In collaboration with UBC Farm, Barbara-Jo’s Books to Cooks is pleased to announce a fundraising evening with Joel Salatin, holistic farmer, author, educator and activist. On Polyface Farm in the Shenandoah Valley, Virginia, Joel and his family nurture a non-industrial, food production oasis. Instead of conventional methods of farming the Salatins debunk all conventional food production with their refreshing paradigm that respects the natural physiology of animals, the land, the rhythms of nature and human connectedness to it all. Continue reading


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Michael Pollan on contemporary food movements, from vegan raw foodies to “born-again carnivores”

Here’s an excerpt from a recent story from The Ethicurean blog by Bonnie Azab Powell:


Pollan nation: In what is ostensibly a five-book review for the June 10 New York Review of Books, journalist Michael Pollan has an epic essay charting the emergence and character of the food movement. Or, as he puts it, “‘movements,’ since it is unified as yet by little more than the recognition that industrial food production is in need of reform because its social/environmental/public health/animal welfare/gastronomic costs are too high.” (Pollan, of course, has been indispensable in the rise of this movement, yet he omits his 2006 best-seller, The Omnivore’s Dilemma, from his list of its catalysts — among them Eric Schlosser’s Fast Food Nation, Marion Nestle’s Food Politics.)

This collection of movements is a “big, lumpy tent,” says Pollan: Continue reading

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Watch Michael Pollan being interviewed on Kentucky Educational Television

Found a link to this on Colin Farrell’s blog “From Curiosity to Knowledge”:

Michael Pollan on television -- click image above to go to page where you can watch the video of this interview with Kentucky Educational TV.

“Several times each year, the Kentucky Author Forum brings a distinguished writer and interviewer to the Kentucky Center for the Arts.

Their conversation is taped before a live audience to air on KET and on PBS stations nationwide as Great Conversations. (Some programs from previous seasons air in Kentucky as Kentucky Author Forum Presents: A Conversation With…)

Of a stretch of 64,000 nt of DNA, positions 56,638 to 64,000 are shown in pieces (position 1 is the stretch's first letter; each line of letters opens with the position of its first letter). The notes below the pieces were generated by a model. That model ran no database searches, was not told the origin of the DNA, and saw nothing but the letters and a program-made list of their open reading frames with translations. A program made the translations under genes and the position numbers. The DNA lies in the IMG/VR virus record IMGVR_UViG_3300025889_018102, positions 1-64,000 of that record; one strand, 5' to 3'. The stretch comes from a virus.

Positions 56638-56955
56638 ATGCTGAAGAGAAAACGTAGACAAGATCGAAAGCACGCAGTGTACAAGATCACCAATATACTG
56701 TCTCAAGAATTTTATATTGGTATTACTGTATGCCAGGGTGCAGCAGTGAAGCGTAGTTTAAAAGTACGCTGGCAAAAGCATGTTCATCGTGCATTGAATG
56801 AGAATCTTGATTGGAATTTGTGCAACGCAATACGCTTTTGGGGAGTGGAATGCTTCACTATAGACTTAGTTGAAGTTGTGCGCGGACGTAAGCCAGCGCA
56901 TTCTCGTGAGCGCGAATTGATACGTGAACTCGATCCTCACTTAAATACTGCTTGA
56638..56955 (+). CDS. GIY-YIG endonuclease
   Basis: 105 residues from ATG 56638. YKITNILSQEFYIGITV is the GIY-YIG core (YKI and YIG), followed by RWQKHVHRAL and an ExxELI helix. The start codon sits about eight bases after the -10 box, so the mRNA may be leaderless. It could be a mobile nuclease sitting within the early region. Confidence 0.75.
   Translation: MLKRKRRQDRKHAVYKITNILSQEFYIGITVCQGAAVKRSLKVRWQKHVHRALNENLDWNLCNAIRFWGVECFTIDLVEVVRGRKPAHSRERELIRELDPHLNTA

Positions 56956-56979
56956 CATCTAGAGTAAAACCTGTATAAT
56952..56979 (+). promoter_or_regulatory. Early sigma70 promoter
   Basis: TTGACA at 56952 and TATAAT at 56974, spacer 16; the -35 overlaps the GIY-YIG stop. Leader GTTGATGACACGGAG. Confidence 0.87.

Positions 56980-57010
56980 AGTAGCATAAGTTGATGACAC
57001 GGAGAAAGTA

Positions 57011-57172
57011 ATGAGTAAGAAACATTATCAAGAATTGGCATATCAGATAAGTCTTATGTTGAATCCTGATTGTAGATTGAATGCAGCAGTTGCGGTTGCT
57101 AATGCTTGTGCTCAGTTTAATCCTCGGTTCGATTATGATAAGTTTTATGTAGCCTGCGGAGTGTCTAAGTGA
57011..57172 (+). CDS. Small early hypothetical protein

The series showcases a diverse and fascinating array of authors and interviewers from a wide range of fields—from politics, science, and education to public affairs, journalism, and the arts. Continue reading

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Seattle Times on raw milk mooovement

Here’s an excerpt from Maureen O’Hagan’s lengthy story for the Seattle Times titled “Is raw unpasteurized milk safe?”:

Click image above to go to Seattle Times page to watch video

“There’s long been a libertarian streak running through the raw-milk crowd. A Christian one, too. Now it’s attracting another demographic entirely: advocates of local food. Dairymen are seizing that opportunity. Five years ago, there were six licensed raw-milk dairies in Washington; today there are 28.

“Unpasteurized milk is a curious thing. It costs up to $13 a gallon. It says right on the carton: “WARNING: This product … may contain harmful bacteria.”

Yet people are passionate about it. Almost evangelistic.

So in early December, when the state announced that raw milk from Dungeness Valley Creamery in Sequim was linked with three E. coli cases, the reaction was, well … emotional. Continue reading


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Brooklyn milk traffickers deal “raw”

Here’s an excerpt from a recent post on the Gothamist blog:

Hannah Springer and her son Oliver Corvera drink raw milk — meaning it’s not pasteurized or homogenized. As such, it’s also very much underground. Photo Bess Alder/The Brooklyn Paper

“Swearing that a drink of raw milk beats a trip to the doctor, a Brooklyn woman has gotten in with an underground network that traffics the unhomogenized, unpasteurized product.

According to the Brooklyn Paper, Hannah Springer and her fellow milk smugglers meet at secret “drop-off” points around the city, to collect bottles driven down from farms in Pennsylvania.

Like many converts, Springer had her first taste after reading The Omnivore’s Dilemma, and now she’s addicted. “I no longer have to take thyroid meds, which every doctor said I would be on for the rest of my life,” said the mom, who feeds two glasses of the stuff to her 18-month old son daily. But if its curative properties are what she says, why does the FDA call it “inherently dangerous”? Continue reading